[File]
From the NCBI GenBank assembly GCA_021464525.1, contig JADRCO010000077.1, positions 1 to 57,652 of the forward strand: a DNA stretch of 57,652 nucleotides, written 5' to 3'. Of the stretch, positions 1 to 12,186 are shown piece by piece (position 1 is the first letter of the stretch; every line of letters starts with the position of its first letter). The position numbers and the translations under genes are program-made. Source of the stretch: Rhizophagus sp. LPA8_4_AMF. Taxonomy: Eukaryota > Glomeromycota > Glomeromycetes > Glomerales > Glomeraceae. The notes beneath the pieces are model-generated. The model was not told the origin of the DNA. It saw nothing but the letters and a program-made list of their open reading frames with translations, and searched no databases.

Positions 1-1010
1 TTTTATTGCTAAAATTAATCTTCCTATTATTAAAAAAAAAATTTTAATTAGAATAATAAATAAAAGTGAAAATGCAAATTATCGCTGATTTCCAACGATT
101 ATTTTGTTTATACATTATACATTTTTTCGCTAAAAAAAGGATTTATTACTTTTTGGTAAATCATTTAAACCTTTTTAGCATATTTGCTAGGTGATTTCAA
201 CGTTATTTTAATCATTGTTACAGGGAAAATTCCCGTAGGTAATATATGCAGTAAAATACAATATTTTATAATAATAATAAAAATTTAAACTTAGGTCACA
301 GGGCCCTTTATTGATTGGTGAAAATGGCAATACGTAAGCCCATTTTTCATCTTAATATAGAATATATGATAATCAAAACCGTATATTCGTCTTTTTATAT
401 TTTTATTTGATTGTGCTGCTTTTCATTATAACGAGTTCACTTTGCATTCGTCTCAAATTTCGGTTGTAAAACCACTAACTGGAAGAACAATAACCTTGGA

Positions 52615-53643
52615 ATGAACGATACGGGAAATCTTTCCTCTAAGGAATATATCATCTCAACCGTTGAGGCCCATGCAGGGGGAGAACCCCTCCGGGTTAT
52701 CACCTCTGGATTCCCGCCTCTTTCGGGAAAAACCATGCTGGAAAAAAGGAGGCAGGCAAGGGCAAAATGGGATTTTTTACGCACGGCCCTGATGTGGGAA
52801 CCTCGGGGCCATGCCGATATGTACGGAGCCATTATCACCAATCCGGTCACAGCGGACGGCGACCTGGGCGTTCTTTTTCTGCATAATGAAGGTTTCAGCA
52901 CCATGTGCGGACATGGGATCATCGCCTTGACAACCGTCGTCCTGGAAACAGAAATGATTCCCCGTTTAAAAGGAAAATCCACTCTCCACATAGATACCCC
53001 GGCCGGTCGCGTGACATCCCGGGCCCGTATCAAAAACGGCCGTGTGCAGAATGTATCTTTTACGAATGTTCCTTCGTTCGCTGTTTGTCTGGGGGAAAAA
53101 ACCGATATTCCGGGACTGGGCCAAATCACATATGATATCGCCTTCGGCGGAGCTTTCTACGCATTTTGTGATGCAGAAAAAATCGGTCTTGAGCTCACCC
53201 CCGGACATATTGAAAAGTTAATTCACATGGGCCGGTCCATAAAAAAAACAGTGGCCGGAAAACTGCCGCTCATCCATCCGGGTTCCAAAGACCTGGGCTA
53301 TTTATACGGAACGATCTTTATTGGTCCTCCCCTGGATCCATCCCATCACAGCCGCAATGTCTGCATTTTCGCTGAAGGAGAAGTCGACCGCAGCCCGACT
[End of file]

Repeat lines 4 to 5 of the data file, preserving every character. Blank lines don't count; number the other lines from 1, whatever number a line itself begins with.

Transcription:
101 ATTTTGTTTATACATTATACATTTTTTCGCTAAAAAAAGGATTTATTACTTTTTGGTAAATCATTTAAACCTTTTTAGCATATTTGCTAGGTGATTTCAA
201 CGTTATTTTAATCATTGTTACAGGGAAAATTCCCGTAGGTAATATATGCAGTAAAATACAATATTTTATAATAATAATAAAAATTTAAACTTAGGTCACA